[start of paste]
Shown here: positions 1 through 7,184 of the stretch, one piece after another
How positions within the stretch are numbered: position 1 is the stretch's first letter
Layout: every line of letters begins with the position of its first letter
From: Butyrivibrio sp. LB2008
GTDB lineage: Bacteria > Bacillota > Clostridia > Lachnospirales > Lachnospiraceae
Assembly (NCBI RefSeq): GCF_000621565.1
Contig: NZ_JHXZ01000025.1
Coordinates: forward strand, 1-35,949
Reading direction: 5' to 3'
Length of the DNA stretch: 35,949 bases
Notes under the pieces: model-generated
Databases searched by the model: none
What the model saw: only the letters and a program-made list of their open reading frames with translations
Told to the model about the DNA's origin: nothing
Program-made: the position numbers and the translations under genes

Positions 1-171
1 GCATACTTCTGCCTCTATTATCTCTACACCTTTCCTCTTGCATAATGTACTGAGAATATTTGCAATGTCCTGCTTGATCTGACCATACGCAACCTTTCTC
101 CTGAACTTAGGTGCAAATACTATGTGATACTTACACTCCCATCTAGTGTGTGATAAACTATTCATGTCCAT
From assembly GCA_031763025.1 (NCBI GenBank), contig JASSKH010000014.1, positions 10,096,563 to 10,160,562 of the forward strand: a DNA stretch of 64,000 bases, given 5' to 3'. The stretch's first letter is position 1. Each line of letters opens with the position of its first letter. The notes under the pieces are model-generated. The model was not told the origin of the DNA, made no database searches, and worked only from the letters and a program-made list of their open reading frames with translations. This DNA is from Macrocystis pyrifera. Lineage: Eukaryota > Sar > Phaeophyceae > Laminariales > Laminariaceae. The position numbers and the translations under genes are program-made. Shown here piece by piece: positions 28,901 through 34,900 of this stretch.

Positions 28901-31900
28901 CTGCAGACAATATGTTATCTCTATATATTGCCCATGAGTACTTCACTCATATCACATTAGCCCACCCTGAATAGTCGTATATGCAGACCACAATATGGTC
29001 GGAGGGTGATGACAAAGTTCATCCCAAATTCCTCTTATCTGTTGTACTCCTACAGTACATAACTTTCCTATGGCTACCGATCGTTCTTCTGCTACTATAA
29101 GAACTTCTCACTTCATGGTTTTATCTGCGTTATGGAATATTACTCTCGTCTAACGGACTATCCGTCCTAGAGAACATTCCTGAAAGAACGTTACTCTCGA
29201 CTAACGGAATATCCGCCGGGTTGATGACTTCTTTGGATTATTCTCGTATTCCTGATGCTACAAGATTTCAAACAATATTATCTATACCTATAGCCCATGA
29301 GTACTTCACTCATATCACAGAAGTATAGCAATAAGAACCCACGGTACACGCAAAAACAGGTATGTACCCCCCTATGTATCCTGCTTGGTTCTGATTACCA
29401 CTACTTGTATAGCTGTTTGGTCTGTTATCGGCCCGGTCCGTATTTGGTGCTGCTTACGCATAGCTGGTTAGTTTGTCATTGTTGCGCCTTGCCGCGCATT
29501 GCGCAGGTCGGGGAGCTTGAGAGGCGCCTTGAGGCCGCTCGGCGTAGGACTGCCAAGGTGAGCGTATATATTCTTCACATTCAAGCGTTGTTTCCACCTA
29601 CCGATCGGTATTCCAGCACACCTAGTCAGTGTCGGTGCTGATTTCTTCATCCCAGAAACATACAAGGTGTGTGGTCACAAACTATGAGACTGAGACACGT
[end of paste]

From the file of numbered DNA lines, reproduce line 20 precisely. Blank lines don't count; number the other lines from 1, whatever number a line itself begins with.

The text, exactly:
Positions 28901-31900